A number of high profile sports stars - Olympic champions, world champions and European champions with more than 30 gold medals between them - from across the Union were part of the 'EYES all star team' helping to promote the initiative and encourage strong links between the worlds of sport and culture.
The core aim of EYES was to raise awareness in the European countries participating in the initiative of the different aspects of sport (competition, promoting a healthy lifestyle and socialising) and the positive values associated with sport (eg. tolerance, team spirit, fair play, strength of character). It aimed to raise awareness about the links between education and sport - promoting links between educational institutions and sports organisations, the social inclusion of disadvantaged persons, multiculturalism, voluntary activities and pupil mobility.
One of the main issues was whether or not EYES would be considered a success or a failure and how this would be measured. Its relative success or failure was sure to have a major impact on how the EU is involved in EU sports policy in the future.
Co-ordination of EYES projects was handled by the Commission's Sport unit (DG Education and Culture) along with national co-ordinating bodies. The Commission initially had a total budget of €11.5 million (ending up as €12.3 million) of which around half was earmarked for sports and education programmes. For these programmes, the Commission organised bids into three rounds. The projects were led by a particular country, had a specific set of aims and were classified as Community-wide measures or measures of Community interest (be that on a local, regional, national or transnational level).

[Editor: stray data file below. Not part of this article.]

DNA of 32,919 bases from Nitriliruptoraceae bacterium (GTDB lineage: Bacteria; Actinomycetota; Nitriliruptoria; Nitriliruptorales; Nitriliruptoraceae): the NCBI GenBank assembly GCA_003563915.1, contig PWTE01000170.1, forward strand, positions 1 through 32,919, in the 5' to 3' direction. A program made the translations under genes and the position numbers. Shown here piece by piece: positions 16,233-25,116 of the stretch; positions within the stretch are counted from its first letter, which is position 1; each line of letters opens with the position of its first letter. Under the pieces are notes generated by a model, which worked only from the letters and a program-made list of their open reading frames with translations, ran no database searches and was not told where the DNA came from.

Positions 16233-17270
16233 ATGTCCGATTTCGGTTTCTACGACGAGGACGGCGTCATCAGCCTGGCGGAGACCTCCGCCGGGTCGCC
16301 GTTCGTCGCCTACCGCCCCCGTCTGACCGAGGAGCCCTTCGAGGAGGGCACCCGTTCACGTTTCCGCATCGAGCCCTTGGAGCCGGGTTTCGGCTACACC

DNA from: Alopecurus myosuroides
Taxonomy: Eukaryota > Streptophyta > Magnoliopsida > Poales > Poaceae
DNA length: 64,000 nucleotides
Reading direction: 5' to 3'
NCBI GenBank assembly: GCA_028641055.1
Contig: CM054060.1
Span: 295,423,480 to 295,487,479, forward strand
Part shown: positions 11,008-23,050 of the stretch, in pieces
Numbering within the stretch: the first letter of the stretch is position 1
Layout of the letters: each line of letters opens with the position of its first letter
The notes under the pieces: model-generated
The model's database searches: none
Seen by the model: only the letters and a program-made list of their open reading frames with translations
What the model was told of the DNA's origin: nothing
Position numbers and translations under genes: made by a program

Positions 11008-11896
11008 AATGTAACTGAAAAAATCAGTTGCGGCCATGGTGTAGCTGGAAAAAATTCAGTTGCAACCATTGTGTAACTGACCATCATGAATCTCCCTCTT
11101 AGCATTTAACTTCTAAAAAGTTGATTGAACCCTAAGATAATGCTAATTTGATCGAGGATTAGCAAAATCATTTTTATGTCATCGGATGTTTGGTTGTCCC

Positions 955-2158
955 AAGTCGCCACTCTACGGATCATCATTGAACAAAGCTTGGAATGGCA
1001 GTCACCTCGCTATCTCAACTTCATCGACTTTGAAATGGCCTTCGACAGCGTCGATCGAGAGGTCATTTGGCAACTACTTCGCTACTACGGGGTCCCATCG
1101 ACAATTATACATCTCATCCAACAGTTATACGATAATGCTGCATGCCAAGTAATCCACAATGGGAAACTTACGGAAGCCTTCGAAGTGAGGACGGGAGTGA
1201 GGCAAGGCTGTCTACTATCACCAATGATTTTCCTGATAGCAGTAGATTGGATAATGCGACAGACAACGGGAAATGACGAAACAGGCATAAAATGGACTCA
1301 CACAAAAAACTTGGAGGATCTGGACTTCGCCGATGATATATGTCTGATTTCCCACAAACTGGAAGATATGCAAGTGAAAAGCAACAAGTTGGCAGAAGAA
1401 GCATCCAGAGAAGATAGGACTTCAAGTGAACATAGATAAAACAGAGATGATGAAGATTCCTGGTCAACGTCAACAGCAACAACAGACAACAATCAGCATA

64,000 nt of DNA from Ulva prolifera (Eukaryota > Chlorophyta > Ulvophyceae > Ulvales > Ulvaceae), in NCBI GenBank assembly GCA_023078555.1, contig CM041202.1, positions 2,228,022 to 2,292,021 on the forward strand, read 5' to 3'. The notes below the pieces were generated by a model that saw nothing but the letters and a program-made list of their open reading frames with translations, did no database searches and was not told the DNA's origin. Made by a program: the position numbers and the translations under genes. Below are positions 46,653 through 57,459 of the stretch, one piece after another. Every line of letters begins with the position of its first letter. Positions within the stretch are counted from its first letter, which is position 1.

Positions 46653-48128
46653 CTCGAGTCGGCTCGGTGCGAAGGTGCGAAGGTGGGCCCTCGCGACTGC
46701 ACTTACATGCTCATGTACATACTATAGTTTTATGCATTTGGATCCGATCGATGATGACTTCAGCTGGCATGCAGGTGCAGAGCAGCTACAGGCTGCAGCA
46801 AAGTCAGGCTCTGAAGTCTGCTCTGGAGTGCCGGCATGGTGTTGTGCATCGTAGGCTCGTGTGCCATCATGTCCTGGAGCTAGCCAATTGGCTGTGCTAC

An independent assessment of the year
, produced in June 2005 by the consultancy EUREVAL-C3E, a European network of academic experts and the international market and opinion survey group TNS Sofres, said that that the establishment of networks between educational institutions and sports organisations is certainly "the greatest achievement" of EYES, with ongoing links beyond EYES planned for 95% of partnerships. It recommends that a European network of educational institutions, sporting organisations and public authorities be established.
It adds that it was a real success for the EYES that applications for 1,643 partnership projects were submitted in response to the calls for proposals. Co-financing could be provided for 161 of these projects (including ten “Community” projects, i.e. projects with participants from more than eight European countries).
However it says that better links with other Community policies such as combating obesity or the integration of persons with disabilities could perhaps have been established. It recommends conferences and working groups where the world of sport and the member states can debate sport's role in the social inclusion of disadvantaged groups.